Exterior Paint and Updates

When we moved into the cottage it looked like a storybook; romantic ivy climbed upon the brick nearly covering it, dressed in pale olive cedar shake shingles, punctuated with metal crank French paned windows, a Dutch door and a double front door charm was the theme. The garden was a mess. We desperately tried to tame it, too many years of neglect made it impossible. At one time the massive yard had been covered in trees, they were now gone, only a few stumps and sun beams remained. 

The courtyard was a mass of Asian Jasmine, it covered boxwoods, roses, a stump, the irrigation system, while hiding snakes. One afternoon I decided to trim the ivy off the windows of the cottage, discovering the romantic ivy was poison ivy, poison oak and sumac.  Our insurance company came by for an inspection and cancelled our insurance. A second company cancelled as quickly as we obtained the coverage. Finally a third company's inspector talked with me about the damage ivy can do to a house; brick, mortar, structural and electrical damage - he gave me 3 months to remove it. He pointed to the courtyard, "That needs to go too".  It took the three months to pull all the vines from the house, trees, garden and reveal the damage.   The cottage suddenly lost its storybook charm -   

Finally getting the ivy pulled away from the cottage and the courtyard and flowerbeds cleared and a few new plantings installed. We began to paint.  It was then we discovered large areas of the cedar shake shingles needed to be replaced. COVID struck and we couldn't catch a contractor, or locate enough shingles for replacement. It was a lesson in patience.  

We struggled with what to do. Contractor, after contractor stopped by to tell me that I needed to cover the house in Hardie-plank, a cement mfg type of MDF siding product.  The cottage being built in 1930 I wanted to preserve it. I longed to remove a wall of shingles to see if the original siding was hiding beneath.  The steady stream of contractors wandering by the house all said the same thing "Hardie-plank" and gave me a healthy dose of I should allow the experts to do what they thought was right.  I am nothing if not tenacious.  Eventually, I met a fella who walked the cottage with me, listened to my ideas and said "yes, we'll give it a go and see what we find." I swear I heard a chorus of angels. 

The crew showed up began removal of all damaged cedar shakes. They found original siding -   in some places and not in others. We saved and refurbished what we could. Portions that had missing or deteriorated siding were replaced with new matching siding. 

Here you can view the original 1930 siding on the lower portion of the cottage, along with the cedar shake added around 1950. 

The cottage slowly began to turn white.....

We have made much progress in saving the original siding, restoring the cottage to its original style. With plantings being sparse and the grass not quite green I have doubted my choice of simple white paint. If I were brave I would lime wash the brick or maybe smear it with mortar.  Smearing might actually help with some of the brick damage from the ivy.  Am I brave enough?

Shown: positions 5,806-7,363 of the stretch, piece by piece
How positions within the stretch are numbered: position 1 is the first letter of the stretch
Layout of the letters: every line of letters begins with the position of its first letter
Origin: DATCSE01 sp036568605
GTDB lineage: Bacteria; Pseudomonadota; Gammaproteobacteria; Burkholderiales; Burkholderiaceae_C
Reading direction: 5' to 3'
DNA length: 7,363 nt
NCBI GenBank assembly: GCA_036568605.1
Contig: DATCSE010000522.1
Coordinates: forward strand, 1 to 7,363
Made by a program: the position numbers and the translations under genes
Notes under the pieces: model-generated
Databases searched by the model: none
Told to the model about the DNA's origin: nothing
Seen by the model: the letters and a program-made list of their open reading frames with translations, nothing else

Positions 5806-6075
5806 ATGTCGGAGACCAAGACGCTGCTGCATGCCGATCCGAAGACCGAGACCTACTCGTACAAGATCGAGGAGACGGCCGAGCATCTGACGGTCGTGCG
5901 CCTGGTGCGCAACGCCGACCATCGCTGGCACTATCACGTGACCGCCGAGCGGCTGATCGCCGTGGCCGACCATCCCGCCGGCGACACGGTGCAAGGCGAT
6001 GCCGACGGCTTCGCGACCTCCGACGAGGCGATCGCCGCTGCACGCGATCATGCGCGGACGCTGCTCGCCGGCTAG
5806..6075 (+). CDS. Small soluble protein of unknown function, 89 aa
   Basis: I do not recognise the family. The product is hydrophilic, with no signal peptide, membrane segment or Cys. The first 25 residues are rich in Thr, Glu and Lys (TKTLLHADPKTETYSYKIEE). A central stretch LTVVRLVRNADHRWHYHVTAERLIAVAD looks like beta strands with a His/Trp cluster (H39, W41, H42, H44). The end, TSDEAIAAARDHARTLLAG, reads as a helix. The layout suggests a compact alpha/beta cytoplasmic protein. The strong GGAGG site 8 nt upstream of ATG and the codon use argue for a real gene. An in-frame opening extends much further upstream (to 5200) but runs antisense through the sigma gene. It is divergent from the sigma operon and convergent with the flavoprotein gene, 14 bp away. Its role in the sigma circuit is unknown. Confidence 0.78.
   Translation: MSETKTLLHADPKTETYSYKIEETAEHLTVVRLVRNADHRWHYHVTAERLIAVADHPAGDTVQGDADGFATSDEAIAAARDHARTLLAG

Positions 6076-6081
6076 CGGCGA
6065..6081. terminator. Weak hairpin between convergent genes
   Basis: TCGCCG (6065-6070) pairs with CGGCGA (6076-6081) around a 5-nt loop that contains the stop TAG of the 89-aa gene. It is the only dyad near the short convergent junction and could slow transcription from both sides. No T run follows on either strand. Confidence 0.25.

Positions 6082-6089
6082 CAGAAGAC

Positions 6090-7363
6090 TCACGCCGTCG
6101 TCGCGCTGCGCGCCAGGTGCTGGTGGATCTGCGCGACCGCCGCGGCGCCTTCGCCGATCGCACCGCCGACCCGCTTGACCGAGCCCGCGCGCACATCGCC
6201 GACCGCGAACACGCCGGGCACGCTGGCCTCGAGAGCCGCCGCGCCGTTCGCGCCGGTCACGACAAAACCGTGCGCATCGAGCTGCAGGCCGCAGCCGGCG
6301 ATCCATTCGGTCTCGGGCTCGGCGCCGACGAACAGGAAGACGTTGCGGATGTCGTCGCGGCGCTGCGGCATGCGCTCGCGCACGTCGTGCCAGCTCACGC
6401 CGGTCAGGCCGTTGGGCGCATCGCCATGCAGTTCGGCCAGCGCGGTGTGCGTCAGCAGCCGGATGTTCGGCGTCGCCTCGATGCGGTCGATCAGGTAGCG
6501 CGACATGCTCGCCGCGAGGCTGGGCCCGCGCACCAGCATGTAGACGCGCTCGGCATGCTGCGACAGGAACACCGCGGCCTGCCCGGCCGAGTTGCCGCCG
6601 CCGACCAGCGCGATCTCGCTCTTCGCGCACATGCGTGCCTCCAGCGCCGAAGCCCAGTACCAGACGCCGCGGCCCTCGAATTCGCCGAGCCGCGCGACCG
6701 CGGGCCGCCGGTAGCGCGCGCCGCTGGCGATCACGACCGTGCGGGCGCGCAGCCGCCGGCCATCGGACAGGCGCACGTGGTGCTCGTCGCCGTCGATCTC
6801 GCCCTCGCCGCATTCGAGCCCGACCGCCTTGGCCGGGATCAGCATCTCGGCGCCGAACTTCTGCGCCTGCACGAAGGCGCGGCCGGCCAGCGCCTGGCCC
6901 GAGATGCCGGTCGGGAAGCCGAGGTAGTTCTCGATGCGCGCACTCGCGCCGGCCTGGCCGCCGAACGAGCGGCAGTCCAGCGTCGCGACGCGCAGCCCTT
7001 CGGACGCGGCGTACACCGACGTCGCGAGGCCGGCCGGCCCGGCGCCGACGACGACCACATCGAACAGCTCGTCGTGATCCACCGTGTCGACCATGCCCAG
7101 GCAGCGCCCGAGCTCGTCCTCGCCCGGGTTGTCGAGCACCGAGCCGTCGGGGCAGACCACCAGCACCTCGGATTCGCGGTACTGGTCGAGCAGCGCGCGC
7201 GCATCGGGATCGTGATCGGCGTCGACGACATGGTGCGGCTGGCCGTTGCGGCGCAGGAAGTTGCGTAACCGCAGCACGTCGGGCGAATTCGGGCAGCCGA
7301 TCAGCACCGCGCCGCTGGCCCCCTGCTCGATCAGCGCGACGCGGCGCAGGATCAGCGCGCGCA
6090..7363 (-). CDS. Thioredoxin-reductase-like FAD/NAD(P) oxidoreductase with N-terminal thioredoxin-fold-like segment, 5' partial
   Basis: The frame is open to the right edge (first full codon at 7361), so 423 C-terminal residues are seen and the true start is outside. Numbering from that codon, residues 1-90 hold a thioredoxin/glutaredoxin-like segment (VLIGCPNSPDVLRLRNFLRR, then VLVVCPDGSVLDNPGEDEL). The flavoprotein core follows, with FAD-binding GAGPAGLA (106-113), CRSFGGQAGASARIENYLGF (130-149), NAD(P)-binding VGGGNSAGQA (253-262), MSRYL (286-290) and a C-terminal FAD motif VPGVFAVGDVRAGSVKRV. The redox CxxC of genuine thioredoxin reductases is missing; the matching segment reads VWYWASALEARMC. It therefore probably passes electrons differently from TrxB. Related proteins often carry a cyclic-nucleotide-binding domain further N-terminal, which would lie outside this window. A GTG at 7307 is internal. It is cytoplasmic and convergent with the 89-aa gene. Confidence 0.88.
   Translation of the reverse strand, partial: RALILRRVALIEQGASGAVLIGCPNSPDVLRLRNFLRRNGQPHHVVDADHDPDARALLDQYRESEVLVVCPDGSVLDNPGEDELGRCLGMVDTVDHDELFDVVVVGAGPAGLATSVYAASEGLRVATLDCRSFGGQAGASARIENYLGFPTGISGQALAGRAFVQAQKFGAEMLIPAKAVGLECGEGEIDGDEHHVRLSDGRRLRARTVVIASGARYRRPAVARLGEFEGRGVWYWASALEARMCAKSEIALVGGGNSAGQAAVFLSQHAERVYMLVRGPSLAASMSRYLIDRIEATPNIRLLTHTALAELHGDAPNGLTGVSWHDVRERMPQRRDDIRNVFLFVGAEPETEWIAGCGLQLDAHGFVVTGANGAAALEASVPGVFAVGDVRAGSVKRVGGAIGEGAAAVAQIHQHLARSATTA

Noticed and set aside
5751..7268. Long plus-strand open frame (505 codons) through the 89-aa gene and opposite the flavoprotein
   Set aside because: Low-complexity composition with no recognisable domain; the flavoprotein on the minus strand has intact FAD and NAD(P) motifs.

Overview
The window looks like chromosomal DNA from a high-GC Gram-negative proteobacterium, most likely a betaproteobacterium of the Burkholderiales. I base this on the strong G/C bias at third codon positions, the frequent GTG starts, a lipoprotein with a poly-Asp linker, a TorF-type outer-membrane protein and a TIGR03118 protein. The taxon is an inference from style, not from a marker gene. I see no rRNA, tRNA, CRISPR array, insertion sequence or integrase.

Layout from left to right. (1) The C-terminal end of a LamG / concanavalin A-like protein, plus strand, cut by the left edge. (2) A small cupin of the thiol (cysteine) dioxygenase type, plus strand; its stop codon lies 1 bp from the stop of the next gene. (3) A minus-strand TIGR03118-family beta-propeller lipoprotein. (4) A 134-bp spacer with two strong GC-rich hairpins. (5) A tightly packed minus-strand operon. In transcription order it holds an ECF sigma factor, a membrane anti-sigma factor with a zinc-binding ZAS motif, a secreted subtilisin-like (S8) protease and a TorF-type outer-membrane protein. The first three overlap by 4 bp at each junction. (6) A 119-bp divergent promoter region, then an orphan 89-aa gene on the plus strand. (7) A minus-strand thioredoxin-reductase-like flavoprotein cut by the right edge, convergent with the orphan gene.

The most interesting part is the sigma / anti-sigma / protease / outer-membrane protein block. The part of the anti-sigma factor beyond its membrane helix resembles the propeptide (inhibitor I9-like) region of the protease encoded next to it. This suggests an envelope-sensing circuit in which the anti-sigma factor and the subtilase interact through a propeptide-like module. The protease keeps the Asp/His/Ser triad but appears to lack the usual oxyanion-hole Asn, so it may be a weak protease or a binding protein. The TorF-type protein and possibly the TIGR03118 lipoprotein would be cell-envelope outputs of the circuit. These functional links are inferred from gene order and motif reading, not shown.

We found beautiful lanterns at an online auction and added those to flank the main entry door. They are a nice compliment to the gas lanterns on the garage. 

Spring is springing and we are working on the gardens. We've had a lot rain.  I've ordered some very special roses. I can hardly wait to dig in the dirt.  

I still think the cottage looks stark. It is screaming for shutters! Can you hear it?  I'm uncertain that will bring the charm that it needs.  Adding a few additional cottage elements will help.  What to do, what to do? 

Until next time, wishing you all the best - 


  1. Your home is beautiful and will only be more so as you find time and materials to complete some of the areas you hope to complete. I love older homes and recognize the challenges that can accompany an older home.
    Karen B.

    1. Thank you Karen! It is a challenge. Trying to be true and respectful to the age of the house can be challenging. I appreciate you stopping by and your comment. Feel free to offer advice anytime - look forward to hearing from you again.

  2. Yes! I hope you are brave enough for the smear process! I love it and think your cottage would be totally enhanced . I agree with your wanting to preserve as much of the original cottage materials as possible. I have to admit I might have run screaming from all of the poisonous vines. For someone whom is deathly allergic to poison ivy, that would have been a Stephen King movie for me.

    1. Really Claire, you think smear is right? We had a brick mason stop by. He strongly suggest smearing at least some areas to preserve the brick. That will result in a splotchy look. Do you think a fairly solid smear or splotchy? Give me strength! The Stephen King moment did happen.... 8' up on a ladder, armed with a flat nose shovel to pry the vines from the side of the house I met a snake. Not a little snake, about 6' long it was woven into the vines. The largest "garden" snake I'd ever seen. I slowly backed down the ladder in retreat. I waited a few days for it to relocate before trying again. It's been an adventure!

  3. I know whatever you decide will be great. I love everything that you have done so far. Ok, the snake definitely beats the poison ivy hands down! Looking forward to your next post!


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